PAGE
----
Yes, we’ve talked about it. We’re gonna do it next year. We just have to figure out a time, but it’s going to happen.
Another name which helped me a lot in the early TV days, was an interview with Slash. Regulations were insane but we had a great chat about life, Black Sabbath and other things. So what about you and your memories on Slash?
He came over and played on my record Blood of the Snake. In the summertime, he’s been in my house a couple of times and I thought he was a really nice guy and he was kind enough to come to do the video with Billy Idol. I have really great memories of Slash.
One name which really helped you in the early days was Alice Cooper. I saw a number of music documentaries with him and he always seemed as a very, very unique personality which has thousands of stories and thousands of inspirational things to say. So please tell us your memories on your early days and the first chance you got from Alice Cooper.
It was very exciting for me when I started playing with Alice in 1989. That was my very first big gig, touring the world nad being on MTV. What a great first boss to have and be exposed to just very nice, very cool guy. Very great sense of humor. And again, he’s been through it all. With guys like this as Alice, Kiss and Glenn Hughes you want to listen when they speak, because they’ve lived it. There’s so much that they’ve seen and there’s a lot of knowledge there. But Alice is great. He gave me my first big break in the business and I’ll always be grateful for that.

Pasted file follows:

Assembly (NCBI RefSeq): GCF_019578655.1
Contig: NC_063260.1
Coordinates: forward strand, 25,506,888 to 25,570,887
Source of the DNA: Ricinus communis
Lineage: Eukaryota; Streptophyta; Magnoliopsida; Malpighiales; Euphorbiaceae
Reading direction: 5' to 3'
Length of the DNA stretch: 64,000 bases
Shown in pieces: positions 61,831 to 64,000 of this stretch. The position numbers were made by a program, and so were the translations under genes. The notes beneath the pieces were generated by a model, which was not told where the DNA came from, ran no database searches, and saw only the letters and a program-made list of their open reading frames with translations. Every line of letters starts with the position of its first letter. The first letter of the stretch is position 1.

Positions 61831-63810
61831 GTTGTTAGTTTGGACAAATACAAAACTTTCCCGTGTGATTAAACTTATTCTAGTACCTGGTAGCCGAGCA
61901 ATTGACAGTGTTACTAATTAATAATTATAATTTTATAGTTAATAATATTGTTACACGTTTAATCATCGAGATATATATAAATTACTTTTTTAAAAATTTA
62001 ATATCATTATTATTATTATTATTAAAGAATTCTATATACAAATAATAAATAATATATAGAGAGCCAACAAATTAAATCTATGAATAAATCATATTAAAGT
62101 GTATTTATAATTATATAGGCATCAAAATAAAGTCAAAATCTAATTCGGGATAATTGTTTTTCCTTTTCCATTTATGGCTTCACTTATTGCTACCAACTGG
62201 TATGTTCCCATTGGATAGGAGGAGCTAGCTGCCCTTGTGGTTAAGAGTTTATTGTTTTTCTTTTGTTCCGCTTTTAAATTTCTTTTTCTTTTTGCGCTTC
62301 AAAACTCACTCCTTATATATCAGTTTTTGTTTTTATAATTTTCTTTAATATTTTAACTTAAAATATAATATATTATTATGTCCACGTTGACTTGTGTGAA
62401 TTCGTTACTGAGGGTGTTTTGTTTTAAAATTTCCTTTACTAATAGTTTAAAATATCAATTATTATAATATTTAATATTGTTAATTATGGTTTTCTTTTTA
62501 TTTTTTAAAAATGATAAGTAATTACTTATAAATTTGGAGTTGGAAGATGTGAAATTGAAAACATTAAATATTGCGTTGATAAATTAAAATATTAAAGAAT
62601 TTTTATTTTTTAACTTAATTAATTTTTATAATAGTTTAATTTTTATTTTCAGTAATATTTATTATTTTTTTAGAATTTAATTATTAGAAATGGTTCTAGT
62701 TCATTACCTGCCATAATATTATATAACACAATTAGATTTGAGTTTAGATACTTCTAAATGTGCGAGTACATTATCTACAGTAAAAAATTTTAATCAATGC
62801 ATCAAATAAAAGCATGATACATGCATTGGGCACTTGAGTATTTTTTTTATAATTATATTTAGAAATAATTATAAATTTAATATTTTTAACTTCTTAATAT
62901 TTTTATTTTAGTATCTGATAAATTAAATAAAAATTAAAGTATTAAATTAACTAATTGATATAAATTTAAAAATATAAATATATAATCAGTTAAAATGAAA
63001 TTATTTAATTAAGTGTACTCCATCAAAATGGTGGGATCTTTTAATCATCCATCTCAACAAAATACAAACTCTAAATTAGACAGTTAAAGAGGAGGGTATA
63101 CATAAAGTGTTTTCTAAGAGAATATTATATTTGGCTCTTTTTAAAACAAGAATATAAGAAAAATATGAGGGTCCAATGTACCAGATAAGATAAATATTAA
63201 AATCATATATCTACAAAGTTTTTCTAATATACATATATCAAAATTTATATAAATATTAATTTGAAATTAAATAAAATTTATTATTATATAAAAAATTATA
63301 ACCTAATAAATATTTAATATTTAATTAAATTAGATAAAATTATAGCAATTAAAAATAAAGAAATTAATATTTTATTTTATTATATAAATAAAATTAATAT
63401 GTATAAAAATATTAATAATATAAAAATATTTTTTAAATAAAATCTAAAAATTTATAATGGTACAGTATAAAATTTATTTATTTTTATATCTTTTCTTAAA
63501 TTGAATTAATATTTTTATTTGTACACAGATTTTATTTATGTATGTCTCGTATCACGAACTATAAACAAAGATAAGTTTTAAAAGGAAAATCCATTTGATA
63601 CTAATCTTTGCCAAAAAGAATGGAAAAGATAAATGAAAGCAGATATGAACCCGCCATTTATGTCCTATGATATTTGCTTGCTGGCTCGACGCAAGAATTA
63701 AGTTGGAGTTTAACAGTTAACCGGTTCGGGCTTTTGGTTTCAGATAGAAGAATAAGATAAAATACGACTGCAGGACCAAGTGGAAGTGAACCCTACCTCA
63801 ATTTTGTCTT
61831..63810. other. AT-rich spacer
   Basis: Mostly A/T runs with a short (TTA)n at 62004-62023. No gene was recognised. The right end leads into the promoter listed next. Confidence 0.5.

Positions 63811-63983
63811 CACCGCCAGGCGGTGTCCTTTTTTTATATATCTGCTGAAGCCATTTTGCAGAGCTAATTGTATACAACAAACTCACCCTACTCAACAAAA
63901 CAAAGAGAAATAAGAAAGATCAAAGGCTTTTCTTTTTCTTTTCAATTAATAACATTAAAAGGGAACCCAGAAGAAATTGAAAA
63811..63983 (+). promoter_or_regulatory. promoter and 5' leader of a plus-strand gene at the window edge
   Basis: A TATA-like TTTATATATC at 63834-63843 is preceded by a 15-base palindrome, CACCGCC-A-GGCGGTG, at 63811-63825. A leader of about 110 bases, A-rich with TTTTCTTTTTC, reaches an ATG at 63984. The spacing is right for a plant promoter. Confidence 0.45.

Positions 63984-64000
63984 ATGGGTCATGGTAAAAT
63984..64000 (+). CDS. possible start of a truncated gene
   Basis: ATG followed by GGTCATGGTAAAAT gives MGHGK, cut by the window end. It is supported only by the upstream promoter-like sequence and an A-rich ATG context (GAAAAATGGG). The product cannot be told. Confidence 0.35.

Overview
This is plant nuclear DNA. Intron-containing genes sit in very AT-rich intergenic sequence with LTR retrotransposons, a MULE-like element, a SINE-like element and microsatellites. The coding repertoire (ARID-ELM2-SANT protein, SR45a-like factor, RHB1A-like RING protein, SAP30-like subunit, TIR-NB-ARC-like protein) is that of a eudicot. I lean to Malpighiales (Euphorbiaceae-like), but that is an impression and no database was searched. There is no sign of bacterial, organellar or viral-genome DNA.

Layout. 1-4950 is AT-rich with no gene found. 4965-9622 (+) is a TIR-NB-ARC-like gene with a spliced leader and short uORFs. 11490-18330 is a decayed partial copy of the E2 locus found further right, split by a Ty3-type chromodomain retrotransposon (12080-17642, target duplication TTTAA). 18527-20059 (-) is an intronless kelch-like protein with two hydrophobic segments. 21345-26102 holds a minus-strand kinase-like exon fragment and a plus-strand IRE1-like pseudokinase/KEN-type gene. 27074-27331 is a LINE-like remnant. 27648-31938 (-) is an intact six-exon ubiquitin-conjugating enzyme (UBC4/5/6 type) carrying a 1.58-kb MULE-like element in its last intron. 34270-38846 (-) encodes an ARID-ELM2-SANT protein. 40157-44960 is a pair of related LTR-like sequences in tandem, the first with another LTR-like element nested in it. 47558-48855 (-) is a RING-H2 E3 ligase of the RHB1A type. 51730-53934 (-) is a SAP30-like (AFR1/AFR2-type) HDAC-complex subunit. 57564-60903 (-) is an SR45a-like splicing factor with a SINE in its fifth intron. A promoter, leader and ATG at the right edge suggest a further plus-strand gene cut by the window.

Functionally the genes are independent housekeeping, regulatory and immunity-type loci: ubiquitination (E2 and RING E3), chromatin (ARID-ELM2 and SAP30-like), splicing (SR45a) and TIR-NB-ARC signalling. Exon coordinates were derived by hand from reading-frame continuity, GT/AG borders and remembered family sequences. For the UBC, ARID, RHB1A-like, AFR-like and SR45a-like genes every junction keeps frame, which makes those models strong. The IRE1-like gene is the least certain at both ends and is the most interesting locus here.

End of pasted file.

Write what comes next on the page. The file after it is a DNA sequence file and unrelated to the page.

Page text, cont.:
And the last thing, last name I would like to kindly ask you for a memory is Eric Singer from Kiss.
Eric is to this day one of my best friends in the world and I love him. He’s like a big brother I never had. I think he’s an amazing drummer. And I’m so proud of him that he’s got to play with Kiss, made all that money, became a huge rock star and God bless him. It couldn’t be for a better person.